When I speak to college journalism, PR, or communications classes, I start with an exercise I call “The Dirty Dozen.” It's a series of 12 questions designed to show future graduates where their resumes might be lacking when they seek their first job in PR. First, I ask all audience members to stand up. Then I begin the questions.
Please sit down if:
- You do not have a presence in at least one social network. (No one sits down. OMG!)
- You are not majoring in journalism, PR, or communications. (No one sits down. Trick question: it's a communications class I'm addressing).
- Your GPA in your major isn't 3.50 or better. (GPA indicates good study habits, intelligence, and commitment).
- Your overall GPA isn't 3.00 or better. (See #3).
- You are not a member of PRSSA. (Indicates lack of commitment to PR; several sit down).
- You've never had a leadership role in PRSSA or other school organization. (Indicates lack of leadership skills or desire to lead; more sit down).
- You have never had a PR internship. (See #5; a few more fall).
- You have never taken a business course. (This one trips up a lot of communications majors because, well, they're communications majors and have no interest in business. They should).
- You have never written an article for a school newspaper or other media outlet. (Indicates a lack of writing skills or desire to write; several more bite the dust).
- You are not working part-time to fund college. (Students who work while attending college usually have excellent time-management skills. Also, when they have their own money in the game, they are more serious about their education. A couple more sit down).
- You didn't Google me before this class. (This is more of an ego thing than a research thing; but I say it's a research thing and students buy it).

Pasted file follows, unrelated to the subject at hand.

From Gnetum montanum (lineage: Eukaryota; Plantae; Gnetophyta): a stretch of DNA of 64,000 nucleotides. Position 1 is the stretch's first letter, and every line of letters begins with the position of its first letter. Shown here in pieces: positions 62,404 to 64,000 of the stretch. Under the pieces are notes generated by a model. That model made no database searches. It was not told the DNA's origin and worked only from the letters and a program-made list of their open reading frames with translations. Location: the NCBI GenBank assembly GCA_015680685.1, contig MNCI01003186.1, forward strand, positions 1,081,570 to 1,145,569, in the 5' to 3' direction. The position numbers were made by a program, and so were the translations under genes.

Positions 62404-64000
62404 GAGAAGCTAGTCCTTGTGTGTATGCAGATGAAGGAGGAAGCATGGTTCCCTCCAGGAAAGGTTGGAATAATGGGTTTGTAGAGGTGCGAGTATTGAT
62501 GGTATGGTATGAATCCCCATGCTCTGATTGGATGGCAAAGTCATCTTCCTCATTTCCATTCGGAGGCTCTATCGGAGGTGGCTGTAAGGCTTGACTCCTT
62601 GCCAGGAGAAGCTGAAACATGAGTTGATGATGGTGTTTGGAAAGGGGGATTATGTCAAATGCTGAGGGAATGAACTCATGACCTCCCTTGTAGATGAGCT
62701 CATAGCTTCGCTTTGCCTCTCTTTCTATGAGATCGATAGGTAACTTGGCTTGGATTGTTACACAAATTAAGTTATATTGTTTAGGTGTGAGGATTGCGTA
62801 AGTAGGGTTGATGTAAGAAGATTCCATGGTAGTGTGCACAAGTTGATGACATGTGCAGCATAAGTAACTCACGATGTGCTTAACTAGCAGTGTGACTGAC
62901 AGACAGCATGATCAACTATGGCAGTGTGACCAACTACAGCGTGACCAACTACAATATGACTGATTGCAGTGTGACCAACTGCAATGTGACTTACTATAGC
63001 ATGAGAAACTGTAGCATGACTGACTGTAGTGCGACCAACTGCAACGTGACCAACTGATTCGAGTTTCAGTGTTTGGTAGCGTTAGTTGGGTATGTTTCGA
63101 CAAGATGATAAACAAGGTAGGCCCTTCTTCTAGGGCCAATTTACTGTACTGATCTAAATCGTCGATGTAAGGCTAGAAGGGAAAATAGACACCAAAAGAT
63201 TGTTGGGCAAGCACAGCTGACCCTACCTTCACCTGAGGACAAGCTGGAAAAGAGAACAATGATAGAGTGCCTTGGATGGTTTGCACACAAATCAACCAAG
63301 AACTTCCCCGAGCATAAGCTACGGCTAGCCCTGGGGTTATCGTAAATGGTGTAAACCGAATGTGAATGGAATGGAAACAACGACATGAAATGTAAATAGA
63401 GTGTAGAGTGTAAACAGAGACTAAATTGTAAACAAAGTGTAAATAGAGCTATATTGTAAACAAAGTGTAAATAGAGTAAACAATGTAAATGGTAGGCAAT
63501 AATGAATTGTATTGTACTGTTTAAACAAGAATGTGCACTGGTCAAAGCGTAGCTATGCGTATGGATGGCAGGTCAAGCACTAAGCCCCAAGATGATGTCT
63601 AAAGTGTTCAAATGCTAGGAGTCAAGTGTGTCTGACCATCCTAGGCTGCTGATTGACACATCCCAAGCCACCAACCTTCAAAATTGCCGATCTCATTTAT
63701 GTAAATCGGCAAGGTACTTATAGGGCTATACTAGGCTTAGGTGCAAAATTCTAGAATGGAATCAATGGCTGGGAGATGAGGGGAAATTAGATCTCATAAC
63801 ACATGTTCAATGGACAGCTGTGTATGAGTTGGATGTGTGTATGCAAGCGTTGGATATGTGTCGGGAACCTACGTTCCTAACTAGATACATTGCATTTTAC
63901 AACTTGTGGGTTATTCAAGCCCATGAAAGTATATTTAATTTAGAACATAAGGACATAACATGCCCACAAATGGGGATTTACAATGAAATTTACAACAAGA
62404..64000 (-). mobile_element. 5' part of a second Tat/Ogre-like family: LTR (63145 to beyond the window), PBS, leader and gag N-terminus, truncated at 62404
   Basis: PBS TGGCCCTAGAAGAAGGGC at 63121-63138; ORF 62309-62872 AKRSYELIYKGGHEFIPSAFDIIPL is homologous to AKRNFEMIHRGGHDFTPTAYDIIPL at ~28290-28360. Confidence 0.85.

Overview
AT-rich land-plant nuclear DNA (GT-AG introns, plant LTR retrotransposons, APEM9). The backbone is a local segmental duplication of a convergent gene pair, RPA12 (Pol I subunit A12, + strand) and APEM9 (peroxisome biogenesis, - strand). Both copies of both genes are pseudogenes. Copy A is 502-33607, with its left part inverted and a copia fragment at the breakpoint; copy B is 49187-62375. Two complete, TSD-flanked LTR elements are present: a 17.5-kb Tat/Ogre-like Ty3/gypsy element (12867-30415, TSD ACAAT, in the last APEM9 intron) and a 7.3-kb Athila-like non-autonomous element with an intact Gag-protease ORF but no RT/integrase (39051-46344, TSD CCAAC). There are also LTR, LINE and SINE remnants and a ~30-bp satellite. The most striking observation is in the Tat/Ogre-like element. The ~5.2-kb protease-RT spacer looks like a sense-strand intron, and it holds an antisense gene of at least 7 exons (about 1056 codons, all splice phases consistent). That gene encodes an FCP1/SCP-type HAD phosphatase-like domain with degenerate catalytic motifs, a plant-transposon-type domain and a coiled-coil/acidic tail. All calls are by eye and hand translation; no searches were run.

- You don't speak a second language. (This is the killer question. Usually just one left standing).
The “Survivor: Real World” winner is the one who gets my business card and a request to send me their resume.
Students then ask what they can do to improve their chances of landing a job after graduation. I give them three answers: Write, write, and write.
Having spent more than 30 years in the communications field, I have seen the writing competence of graduates drop precipitously – especially in the last five or six years. The underlying reason for the drop in writing skills is that Generations X and Y typically don't read anything longer than 140 characters. They don't read newspapers or news magazines. To learn to write well, you have to read to get the feel for how news is written.
The professional practice of PR is, at its heart, about communicating through the written word. It always has been and always will be. Those graduates who can demonstrate solid writing skills will elevate themselves above the rest of the graduates seeking jobs - and those are the ones who will land the best jobs.
Reg Rowe is SVP at Idea Grove.